Recently, there’s been a bit of discussion online about whether or not it makes sense for companies to host server infrastructure at Amazon EC2, or on traditional colo infrastructure. Generally, these discussions have focussed on one main selling point of EC2: its elasticity, the ability to horizontally scale the number of server instances at a moment’s notice.
If you’re in a position to gain from elasticity, that’s great. But it is still worth noting that even if you aren’t in that position, there’s another good reason to host at an EC2-like cloud; if you want to deploy another copy of the app, either from a different version-control branch (dev vs staging vs production deployments), or to run separate apps with customizations for different customers. These aren’t scaling an existing app up, they’re creating new copies of the app, and EC2 works nicely to do this.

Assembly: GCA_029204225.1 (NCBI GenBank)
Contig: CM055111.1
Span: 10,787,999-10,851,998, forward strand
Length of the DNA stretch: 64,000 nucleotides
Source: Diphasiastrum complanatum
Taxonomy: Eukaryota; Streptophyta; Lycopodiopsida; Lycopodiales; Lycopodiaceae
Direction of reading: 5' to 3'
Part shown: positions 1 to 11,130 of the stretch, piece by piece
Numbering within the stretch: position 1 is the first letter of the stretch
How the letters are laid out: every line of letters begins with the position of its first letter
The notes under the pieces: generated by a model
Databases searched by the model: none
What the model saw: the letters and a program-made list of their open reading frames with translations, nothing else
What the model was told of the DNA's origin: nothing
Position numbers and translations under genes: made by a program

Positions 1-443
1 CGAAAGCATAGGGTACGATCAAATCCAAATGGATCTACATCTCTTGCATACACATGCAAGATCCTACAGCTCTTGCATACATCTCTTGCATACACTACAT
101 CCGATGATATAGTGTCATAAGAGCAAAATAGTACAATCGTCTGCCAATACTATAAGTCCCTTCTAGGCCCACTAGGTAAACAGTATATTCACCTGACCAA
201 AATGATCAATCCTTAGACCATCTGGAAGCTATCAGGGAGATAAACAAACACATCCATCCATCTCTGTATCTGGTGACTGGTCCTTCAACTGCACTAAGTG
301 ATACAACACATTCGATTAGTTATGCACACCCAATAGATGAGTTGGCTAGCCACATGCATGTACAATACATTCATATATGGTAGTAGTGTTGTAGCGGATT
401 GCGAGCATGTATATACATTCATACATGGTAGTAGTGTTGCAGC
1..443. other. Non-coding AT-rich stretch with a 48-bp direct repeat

If you can deploy a set of servers with one click from a source code branch, this is entirely viable and quite useful.
Another reason: EC2-to-S3 traffic is extremely fast and cheap compared to external-to-S3. So if you’re hosting your data on S3, EC2 is a great way to crunch on it efficiently. Update: Walter observed this too on the backend for his Twitter Mosaic service.